The Egyptian church has long existed as a minority within a nation dominated by the political, religious, and cultural power of Islam. In this book, Andrea Zaki Stephanous explores the complex relationship that exists between the church and the Egyptian state, tracing the impact of recent political, theological, and societal developments on Christian engagement with broader Egyptian society.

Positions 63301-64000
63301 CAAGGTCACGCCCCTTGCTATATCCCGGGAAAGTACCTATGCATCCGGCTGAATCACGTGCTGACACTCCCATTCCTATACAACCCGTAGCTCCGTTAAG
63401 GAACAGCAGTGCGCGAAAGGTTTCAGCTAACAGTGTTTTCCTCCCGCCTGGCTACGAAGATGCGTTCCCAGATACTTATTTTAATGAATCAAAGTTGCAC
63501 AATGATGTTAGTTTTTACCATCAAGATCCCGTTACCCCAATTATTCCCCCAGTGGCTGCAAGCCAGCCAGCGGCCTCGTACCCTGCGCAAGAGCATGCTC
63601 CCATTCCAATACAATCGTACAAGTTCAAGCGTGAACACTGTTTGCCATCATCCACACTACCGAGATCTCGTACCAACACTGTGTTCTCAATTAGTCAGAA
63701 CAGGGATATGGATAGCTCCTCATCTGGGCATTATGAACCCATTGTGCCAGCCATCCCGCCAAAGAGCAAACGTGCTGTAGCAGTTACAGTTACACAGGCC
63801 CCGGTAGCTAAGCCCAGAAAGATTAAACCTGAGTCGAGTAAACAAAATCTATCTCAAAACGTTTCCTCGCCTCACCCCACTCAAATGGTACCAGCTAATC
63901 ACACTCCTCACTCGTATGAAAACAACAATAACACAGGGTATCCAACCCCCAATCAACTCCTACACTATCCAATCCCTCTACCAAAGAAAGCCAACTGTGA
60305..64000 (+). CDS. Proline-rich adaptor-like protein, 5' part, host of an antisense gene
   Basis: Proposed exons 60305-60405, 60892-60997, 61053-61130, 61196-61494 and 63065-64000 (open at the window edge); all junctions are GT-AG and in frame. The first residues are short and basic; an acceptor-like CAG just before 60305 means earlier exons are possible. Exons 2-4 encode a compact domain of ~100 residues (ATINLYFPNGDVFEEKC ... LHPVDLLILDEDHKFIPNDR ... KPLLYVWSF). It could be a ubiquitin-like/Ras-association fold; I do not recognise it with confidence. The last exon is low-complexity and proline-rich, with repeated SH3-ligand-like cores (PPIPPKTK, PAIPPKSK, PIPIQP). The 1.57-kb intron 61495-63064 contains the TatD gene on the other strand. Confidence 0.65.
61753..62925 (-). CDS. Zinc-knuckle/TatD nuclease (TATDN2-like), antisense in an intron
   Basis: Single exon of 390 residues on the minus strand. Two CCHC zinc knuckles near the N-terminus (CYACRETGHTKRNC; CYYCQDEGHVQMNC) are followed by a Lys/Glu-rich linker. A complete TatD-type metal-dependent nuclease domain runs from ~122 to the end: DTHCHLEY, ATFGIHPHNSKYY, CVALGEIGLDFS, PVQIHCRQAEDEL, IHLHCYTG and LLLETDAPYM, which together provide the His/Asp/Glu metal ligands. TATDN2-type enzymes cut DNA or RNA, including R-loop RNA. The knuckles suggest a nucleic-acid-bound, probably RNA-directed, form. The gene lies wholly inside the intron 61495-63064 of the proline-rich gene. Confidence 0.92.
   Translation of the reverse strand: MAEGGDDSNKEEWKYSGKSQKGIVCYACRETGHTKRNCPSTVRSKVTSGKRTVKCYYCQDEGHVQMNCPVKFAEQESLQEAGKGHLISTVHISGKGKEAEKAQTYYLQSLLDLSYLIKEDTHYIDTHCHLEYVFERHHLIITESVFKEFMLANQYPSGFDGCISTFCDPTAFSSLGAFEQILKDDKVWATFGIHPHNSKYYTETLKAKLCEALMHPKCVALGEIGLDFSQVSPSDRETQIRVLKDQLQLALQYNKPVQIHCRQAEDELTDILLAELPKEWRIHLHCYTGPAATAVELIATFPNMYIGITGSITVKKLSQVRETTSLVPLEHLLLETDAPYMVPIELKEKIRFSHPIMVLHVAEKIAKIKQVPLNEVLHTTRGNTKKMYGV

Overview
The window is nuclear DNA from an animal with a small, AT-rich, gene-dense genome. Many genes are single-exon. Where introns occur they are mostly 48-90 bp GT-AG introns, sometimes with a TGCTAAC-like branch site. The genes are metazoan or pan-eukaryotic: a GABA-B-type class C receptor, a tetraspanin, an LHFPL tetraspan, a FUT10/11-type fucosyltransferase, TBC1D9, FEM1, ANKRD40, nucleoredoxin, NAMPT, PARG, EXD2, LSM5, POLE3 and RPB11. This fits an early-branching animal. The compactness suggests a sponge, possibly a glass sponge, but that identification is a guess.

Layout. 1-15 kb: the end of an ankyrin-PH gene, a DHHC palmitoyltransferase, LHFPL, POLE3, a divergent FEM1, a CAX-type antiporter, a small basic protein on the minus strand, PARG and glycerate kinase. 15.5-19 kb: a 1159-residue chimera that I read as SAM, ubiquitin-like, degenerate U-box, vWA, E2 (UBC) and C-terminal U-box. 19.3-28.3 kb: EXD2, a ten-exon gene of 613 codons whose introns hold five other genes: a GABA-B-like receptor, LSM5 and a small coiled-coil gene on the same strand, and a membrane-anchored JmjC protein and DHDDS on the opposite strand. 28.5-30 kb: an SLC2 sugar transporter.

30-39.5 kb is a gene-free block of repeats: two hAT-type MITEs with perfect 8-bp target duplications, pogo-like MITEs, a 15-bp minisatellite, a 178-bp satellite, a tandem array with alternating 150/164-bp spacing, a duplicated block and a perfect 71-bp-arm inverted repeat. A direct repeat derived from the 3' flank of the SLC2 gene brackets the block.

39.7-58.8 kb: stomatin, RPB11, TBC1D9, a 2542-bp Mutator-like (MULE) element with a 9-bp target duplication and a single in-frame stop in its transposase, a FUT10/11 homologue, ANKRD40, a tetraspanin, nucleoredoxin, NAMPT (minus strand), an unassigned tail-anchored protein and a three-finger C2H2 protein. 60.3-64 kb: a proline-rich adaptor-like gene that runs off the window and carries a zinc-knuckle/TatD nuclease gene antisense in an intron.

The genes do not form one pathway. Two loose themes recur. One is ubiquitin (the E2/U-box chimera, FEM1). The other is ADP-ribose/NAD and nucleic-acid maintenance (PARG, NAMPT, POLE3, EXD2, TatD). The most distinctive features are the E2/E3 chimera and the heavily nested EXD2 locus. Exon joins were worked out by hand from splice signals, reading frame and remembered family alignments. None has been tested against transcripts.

Dr. Zaki explores the development of Egypt's protestant theology against a backdrop of over fifty years of Egyptian history, from the rise of political Islam to Egypt's most recent revolutions. He demonstrates the significance of the church's growing commitment to interreligious dialogue, community development, and social engagement as tools for manifesting the kingdom of God amidst the significant cultural and sociopolitical challenges faced by Egypt's Christians. An indepth overview of the Coptic Evangelical Organization for Social Services (CEOSS) is included as a powerful example of kingdom values in action and the potential of the church to transform society through tangible, incarnational love of neighbor. While this book is an excellent resource for those interested in Christian-Muslim dialogue, political theology, or the modern Egyptian church, it is also a powerful source of encouragement for Christians globally, especially those serving in contexts hostile to the gospel message.